We spoke to Georgina, Technical Lead at the Cambridge Genomics Laboratory, to discover her CUH journey.
Could you tell us what your role is at CUH?
I oversee all the technical workforce and all the equipment in the Cambridge Genomics Laboratory. I manage the space to ensure the sample workflow is working effectively and that we've got all the chemicals and reagents that we need to process the samples.
I have line management responsibilities for the technical workforce and promote a career pathway for staff within the technical team.
What inspired you to a career in science?
I graduated from university with a BSc in Biochemistry and I was determined to become a clinical scientist in cytogenetics; I was fascinated by genetics, human development and genetic inheritance of disease.
What other qualifications do you have?
I'm also a registered genetic technologist which isn't a statutory regulated registration at the moment but we are campaigning for it to be!
I’m also completing my portfolio with the Institute for Biomedical Science and I’ll become registered as a biomedical scientist very soon hopefully.
Can you tell us about your CUH journey and why you chose to work at CUH?
Addenbrooke’s stood out to me as it was the regional genetics laboratory for the East (at that time). I enquired about some work experience and I found out they had technician posts. I was successful in obtaining a technician post in October 2005 and haven't looked back since!
I started in the laboratory as a junior lab technician and was successful in obtaining several promotions within the technical team. I worked my way up to technical lead which was a newly created post.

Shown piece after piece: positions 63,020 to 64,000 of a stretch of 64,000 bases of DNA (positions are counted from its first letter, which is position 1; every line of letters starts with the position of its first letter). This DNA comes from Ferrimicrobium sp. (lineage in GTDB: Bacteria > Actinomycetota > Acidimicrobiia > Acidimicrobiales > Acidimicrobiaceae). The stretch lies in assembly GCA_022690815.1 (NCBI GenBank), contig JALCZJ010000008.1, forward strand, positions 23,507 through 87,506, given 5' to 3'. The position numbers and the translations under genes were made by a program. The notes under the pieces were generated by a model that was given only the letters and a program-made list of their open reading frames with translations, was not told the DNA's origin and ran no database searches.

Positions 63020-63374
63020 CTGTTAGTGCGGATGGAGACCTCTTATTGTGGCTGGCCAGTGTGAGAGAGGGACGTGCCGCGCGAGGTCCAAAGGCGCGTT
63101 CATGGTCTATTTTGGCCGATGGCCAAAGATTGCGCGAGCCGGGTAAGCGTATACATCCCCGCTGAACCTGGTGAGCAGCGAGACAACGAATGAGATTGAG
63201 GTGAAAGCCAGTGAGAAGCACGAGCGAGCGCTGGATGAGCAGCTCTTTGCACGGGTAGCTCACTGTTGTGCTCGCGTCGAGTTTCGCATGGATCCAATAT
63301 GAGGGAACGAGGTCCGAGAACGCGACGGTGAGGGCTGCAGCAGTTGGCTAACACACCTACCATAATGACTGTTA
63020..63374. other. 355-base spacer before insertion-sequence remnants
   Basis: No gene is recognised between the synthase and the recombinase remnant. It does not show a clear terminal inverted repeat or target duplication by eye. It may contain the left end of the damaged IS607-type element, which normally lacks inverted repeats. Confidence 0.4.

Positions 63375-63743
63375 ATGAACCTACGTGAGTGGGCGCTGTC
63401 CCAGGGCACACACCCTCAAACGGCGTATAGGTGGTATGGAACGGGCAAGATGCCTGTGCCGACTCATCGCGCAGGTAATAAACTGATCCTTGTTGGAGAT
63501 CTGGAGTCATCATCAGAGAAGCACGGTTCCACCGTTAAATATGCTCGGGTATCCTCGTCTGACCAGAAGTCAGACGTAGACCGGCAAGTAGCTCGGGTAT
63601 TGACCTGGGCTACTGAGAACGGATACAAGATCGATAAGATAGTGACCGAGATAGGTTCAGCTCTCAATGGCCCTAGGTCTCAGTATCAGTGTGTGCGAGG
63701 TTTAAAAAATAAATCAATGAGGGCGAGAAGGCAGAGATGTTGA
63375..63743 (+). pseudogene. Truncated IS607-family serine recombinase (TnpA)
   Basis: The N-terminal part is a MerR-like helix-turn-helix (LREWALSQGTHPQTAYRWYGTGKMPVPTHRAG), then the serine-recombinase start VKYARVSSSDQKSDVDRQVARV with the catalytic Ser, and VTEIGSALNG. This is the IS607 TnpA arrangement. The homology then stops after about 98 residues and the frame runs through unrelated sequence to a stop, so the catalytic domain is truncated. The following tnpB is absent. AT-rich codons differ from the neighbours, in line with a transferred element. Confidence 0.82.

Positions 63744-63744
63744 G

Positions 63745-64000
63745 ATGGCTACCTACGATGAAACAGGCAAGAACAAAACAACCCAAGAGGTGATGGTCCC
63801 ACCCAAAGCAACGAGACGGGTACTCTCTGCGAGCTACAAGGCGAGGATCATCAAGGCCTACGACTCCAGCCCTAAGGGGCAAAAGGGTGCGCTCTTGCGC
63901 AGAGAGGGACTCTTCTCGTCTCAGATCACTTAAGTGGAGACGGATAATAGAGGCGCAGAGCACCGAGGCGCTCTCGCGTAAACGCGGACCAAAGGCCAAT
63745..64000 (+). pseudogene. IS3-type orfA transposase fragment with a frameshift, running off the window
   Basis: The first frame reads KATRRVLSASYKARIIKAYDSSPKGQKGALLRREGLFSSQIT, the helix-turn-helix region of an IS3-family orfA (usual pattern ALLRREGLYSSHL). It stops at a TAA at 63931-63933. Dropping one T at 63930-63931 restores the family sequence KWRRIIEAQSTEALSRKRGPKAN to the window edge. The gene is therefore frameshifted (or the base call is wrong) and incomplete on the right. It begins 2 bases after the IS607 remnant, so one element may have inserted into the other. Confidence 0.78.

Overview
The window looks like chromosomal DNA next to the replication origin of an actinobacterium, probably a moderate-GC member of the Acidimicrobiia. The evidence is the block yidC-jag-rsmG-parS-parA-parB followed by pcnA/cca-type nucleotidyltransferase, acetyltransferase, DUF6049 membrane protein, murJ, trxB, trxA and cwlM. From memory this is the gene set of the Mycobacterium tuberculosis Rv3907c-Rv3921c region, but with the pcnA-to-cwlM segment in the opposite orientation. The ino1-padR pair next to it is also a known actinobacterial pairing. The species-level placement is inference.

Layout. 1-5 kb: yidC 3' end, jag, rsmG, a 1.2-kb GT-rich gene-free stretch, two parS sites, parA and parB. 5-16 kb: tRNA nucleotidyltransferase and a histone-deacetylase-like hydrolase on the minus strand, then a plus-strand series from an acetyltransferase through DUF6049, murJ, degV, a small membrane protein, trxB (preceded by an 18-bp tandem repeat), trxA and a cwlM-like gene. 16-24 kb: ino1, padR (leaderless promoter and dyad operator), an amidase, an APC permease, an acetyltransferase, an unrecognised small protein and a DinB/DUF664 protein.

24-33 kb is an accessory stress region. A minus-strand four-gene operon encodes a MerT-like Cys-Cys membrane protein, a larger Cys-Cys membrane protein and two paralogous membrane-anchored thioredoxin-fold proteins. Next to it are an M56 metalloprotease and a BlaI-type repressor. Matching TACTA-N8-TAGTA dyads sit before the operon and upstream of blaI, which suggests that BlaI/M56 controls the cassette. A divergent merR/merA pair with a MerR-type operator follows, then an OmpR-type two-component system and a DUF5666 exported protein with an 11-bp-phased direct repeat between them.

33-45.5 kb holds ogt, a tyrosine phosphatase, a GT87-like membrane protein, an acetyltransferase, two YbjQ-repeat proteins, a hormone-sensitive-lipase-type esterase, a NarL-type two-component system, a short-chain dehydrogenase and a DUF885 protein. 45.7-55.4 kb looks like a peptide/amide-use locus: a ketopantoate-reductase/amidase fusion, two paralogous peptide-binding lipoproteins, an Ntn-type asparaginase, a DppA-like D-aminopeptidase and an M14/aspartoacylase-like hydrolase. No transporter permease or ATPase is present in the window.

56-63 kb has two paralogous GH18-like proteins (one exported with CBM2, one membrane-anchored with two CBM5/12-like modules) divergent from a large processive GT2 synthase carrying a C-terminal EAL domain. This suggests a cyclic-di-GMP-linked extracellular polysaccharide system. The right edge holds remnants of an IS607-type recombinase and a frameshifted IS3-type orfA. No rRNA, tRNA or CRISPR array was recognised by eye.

What does a usual day look like for you?
I work very closely with the quality team to help ensure the lab maintains its UKAS accreditation as well as following ISO standards which helps promote trust and reassurance from our users. It’s important that we are treating all samples the same and giving accurate and reliable data.
I also work very closely with the health and safety team to make sure the laboratory is handling chemicals and equipment safely. However, I have to be prepared for the unexpected in case we can’t get a reagent in or a piece of equipment isn’t functioning and will make arrangements as needed.
What do you enjoy most about your role?
Genomic diagnosis includes rare diseases, prenatal, tumours, residual disease status, and genotyping patients for rare variants which may affect their response to treatments. I enjoy being hands-on with the samples and actually being part of that patient diagnosis.
An important role of the technical team is to process samples in the laboratory. We receive bloods, tumour samples and prenatal samples. For example we extract DNA from the blood samples we receive and process them in a timely manner in the lab and put them through large-scale DNA sequencers. This provides accurate quality data to the clinical scientists which allows them to analyse the case and report back results to our consultants and clinicians.
It is rewarding helping to deliver accurate data which can give patients answers and often help with their treatment. Although we're not patient facing in the laboratory all of our samples are from patients, so every sample is important.
I really enjoy managing the people and the equipment in the lab. I love seeing people come in straight from university and build a career in the laboratory. Recently, I've really enjoyed redesigning the laboratory space and one of my biggest achievements was building a whole new sequencing room.
I’m very proud to say that our laboratory houses some large-scale sequencers so we can provide either targeted or panel testing for certain panels of genes where the consultants may be interested in finding out whether there's a mutation or a deletion or duplication in a certain gene.
What do you like to do in your spare time?
I enjoy being with my family. I have two children we go on lots of country walks around national trust properties. I enjoy watching my son play football or baking cakes with my daughter.
I’d like to thank the technical team as they all work incredibly hard without them we wouldn't have a service.
I’d like to encourage anyone who loves being hands-on in the lab to consider a career in a genomic laboratory and pursue accreditation with as a genetic technologist or as a biomedical scientist.